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How can the tech industry close its gender gap?

16 Apr 13:00 by Mark Baker

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Despite the Women in Tech Survey Report finding that 54 per cent of women believe there are now more women working in tech compared to five years ago, they still only make up 17 per cent of the 2.1 million people employed in the sector.

While we’ve come a long way thanks to initiatives and user groups working to make tech more inclusive, there’s still a lot of work to be done to level the playing field for women. Here, we look at some of the initiatives that have captured our attention, and the headlines… 

Sky extends its Women in Tech Scholarship

Sky’s programme to find five outstanding women with a passion in the field of science, technology and engineering has been extended into a second year. In addition to a £25,000 bursary, the Women in Tech scholars are matched with an expert mentor in their chosen field who remains on-hand to provide technical support and access to a network of business contacts.

In the last 12 months, female entrepreneurs have gone on to work with companies like Rolls-Royce and Airbnb, and one scholar, Kike Oniwinde, has been recognised in the 2019 Forbes 30 under 30 for founding the Black Young Professionals Networking app.

Applications are open until the end of April 2019 to women of any age and across any field of technology, including software development, broadcast engineering, AI and machine learning, robotics and digital.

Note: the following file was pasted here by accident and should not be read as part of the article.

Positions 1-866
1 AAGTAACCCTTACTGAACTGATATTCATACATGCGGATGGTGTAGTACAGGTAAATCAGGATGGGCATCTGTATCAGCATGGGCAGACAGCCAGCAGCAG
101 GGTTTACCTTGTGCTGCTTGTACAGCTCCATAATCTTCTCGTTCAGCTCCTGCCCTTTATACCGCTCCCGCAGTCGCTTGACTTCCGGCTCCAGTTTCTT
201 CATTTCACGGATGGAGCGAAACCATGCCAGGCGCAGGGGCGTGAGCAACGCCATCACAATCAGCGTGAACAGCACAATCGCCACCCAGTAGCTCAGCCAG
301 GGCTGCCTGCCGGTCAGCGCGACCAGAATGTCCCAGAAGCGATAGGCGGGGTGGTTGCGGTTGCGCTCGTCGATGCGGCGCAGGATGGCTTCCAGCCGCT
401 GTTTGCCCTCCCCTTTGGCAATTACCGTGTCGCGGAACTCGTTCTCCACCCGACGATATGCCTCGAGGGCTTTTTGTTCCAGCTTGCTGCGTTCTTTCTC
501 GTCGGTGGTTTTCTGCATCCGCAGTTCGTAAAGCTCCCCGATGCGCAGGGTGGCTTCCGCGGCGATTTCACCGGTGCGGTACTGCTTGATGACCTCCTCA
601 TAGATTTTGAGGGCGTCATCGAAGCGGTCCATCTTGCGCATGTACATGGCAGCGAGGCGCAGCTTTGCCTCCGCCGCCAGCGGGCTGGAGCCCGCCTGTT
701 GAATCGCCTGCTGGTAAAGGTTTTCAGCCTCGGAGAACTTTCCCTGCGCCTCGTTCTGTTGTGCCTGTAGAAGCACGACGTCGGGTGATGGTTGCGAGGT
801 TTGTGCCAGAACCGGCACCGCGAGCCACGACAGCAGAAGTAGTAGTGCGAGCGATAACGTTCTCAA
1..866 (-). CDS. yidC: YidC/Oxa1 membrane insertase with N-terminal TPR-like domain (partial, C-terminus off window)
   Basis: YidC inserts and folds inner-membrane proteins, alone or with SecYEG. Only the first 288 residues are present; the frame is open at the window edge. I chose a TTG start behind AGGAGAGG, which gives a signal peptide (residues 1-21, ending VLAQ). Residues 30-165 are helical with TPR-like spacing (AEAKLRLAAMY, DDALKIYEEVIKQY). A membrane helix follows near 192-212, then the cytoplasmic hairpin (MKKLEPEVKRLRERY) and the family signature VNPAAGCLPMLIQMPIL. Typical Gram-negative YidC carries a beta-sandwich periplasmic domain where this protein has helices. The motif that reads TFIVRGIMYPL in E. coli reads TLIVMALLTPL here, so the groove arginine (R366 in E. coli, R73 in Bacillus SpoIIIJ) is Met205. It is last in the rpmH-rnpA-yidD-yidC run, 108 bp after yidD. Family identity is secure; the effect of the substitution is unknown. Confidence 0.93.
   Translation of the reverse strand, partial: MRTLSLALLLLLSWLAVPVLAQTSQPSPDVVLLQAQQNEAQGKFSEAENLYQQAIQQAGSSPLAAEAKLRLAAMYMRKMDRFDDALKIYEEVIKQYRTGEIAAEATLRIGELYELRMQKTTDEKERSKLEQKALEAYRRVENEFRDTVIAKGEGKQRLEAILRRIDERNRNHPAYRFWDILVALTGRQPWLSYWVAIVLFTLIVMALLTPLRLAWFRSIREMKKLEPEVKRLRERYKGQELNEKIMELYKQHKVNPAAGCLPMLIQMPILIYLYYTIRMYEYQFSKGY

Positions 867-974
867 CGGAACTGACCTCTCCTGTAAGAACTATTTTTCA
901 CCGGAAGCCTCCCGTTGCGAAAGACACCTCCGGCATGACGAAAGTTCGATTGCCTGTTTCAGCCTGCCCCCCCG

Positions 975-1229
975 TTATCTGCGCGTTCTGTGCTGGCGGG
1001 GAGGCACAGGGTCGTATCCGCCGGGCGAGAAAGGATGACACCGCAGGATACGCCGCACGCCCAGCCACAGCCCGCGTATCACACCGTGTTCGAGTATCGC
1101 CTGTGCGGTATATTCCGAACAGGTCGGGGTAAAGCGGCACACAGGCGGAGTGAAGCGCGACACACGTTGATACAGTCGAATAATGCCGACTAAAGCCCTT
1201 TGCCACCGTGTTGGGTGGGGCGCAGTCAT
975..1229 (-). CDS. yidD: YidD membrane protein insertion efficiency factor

Deloitte’s EMEA Women in Cyber focuses on security

Attempting to close the widening gender gap across cybersecurity and the wider tech sector, Deloitte’s Women in Cyber began in the UK in 2015 and has since expanded into Europe, the Middle East and Africa. It sees clients, experts, and colleagues come together to start conversations, raise awareness and help build a community that inspires female talent to pursue a cyber career.

Patricia Egger, leader of the Women in Cyber initiative, said: “Cyber is a multifaceted field that can seem obscure to those on the outside. With this initiative, we hope both women and men will be able to get a better understanding of what it means to be a cyber-professional and why it’s a great career choice.”

United Utilities carries out unconscious bias training

It was reported in March that United Utilities CIO William Hewish has been hard at work increasing the diversity of his workforce through conducting training on unconscious bias. The company also uses its data to provide clear evidence of the issue in order to make changes. Additionally, Hewish is a member of the 30% Club, which aims to improve the representation of women on boards.

Trainline partners with Code First: Girls

Trainline is hoping to tackle gender imbalance through initiatives including its partnership with the Code First: Girls social enterprise, helping teach 20,000 girls to code by 2020.

As part of London Tech Week, Trainline held an event discussing the problems surrounding the gender imbalance in the industry. CEO Clare Gilmartin said at the event that it makes good business sense to have diverse teams because customer bases are diverse: “Tech is shaping our lives now and into the future. Of course, we need women participating and co-creating these tools.”

Stay tuned to the Claremont Consulting blog for more key insights and news from our specialist sectors.